Last week we expressed the importance of a “real estate check-up” to make sure your real estate investment strategy is aligned with the significant changes in market conditions we experienced in 2022.
Until recently, market valuations and rents were headed in one direction-UP, but the weight of inflation, rising interest rates and lingering effects of the pandemic are now pulling in the other direction, just as gravity grips a rocket that runs out of fuel before reaching orbit. That has business owners like you scrambling for ideas on how to maintain profitability under increasingly difficult circumstances.
We don’t know for sure where things are going to end up, but our recent experience tells us that the market is redefining itself. That means we all have to pay attention and put our hands back on the handlebars after coasting along for years. The real estate checkup supports that hands-on approach.
The economic stresses we are all under pose a particularly difficult problem for those running businesses in conjunction with managing their leased or owned real estate assets. Third-party real estate investors are concerned about finding and keeping good tenants, as well as accessing capital at rates that allow them to manage and expand their portfolios successfully. That’s no easy task, but the business owner is first an operator who looks at his real estate, whether it is owned or leased, in terms of his ability to control cost and maintain operational efficiency over time. Since most leases and owner/user acquisitions are long term commitments, keeping them in sync with business conditions that are changing daily can be complex, expensive and risky.
So, if you are a business owner, the real estate checkup is a more complicated process than it is for the owner of a business park, and perhaps even more important because the success of your business has everything to do with operating efficiency. Let’s take a closer look at what we mean by that.
Presumably, you chose your current space for reasons you deemed important to the ongoing growth and success of your business. Location, physical configuration and cost all probably figured into your decision to lease or acquire your facility. You made that decision based on market availability and conditions that were in place at the time, which for some of you out there was 5, 10 or 20+ years ago. And, most likely, your business has changed substantially since then, yet there you are in the same place that has changed little since you moved in. If that rings true for you, you are not alone. While it is true that you can add or remove office, upgrade your power and change the look of a building, the footprint remains the same.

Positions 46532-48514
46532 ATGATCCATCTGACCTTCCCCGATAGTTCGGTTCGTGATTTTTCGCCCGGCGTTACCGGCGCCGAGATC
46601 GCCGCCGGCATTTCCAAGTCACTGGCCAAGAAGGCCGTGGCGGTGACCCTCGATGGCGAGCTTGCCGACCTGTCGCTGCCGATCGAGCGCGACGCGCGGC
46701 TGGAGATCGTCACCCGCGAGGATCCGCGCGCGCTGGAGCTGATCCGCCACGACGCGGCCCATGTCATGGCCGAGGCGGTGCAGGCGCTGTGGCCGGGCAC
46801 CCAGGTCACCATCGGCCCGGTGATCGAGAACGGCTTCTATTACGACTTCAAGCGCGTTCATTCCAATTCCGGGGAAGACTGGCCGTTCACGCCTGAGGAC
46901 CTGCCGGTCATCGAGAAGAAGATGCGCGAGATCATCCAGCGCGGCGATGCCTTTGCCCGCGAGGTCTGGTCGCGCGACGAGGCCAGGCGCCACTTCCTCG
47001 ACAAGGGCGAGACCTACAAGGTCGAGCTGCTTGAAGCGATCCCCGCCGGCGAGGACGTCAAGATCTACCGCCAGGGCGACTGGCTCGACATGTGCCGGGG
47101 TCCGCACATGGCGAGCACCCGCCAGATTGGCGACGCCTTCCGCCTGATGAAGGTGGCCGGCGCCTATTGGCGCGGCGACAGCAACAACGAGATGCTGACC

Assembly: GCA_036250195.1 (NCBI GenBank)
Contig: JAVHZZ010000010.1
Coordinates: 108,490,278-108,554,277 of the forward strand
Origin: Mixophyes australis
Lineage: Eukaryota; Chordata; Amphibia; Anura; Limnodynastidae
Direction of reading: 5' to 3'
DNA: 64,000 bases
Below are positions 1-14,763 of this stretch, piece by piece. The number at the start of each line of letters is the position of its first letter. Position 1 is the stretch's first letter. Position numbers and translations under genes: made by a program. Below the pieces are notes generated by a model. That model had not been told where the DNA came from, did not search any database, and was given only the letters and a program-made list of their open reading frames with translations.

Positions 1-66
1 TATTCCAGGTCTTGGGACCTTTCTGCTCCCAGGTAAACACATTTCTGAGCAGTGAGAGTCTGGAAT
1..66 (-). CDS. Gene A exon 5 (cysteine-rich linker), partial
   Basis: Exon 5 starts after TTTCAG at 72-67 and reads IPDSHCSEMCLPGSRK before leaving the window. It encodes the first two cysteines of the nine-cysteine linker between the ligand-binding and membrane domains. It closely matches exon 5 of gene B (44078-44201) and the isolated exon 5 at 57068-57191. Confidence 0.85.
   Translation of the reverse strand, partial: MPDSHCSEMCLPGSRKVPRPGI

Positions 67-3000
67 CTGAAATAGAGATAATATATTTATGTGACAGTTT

So, as part of your checkup, ask yourself the question: if I had the perfect space for my business today, how would it be different than what I currently have? Would it be in the same location or in an area where lease rates or sales prices are lower? Would it be larger? Smaller? Would the ceiling height be different? Would the sprinkler system be a different calculation? These and other questions speak to operational efficiency, and we recommend that you begin your checkup by walking your space carefully with these questions in mind. Our experience is that doing so will yield surprising results that could put you on a path to operational efficiency that you hadn’t contemplated before.
Let’s say you conclude that your space has become an impediment to your growth and efforts to contain costs in this inflationary environment. What can be done about it? Either you lease your building and have years remaining on your lease, or you own it may not want to sell it now that we appear to have passed the peak in this real estate cycle. You might think you are stuck, but you have several options available to you right now that could put your business on a better footing for success. Here is the first of a few we can share with you to get you thinking:
Lease a more efficient building: Sounds obvious, but most business owners dismiss the idea of moving until their existing lease expires. They think they are stuck. The fact is that lease rates have risen dramatically since you signed your lease. So, you are almost certainly paying under the current market rate and there are other business owners out there willing to pay your landlord more. So, he just might be open to a lease termination once another tenant has been identified. Your solution would be to offer your space for sublease, identify a qualified prospect and then facilitate the negotiation of a new lease directly with the landlord.
While that plan is in motion, you could identify a more efficient space with the higher ceiling clearance, just the right amount of office space and loading doors, which would allow you to reduce your space footprint to reduce cost. Perhaps you could further mitigate cost by adding a new racking system to take advantage of the higher ceiling clearance in your new facility, or buy more machinery now that you have the power you need, but was too expensive to install in your current facility. The list goes on, but you get the picture.
Next week we will share some additional ideas on how you can make your business more profitable by rethinking your strategic real estate plan. Stay tuned.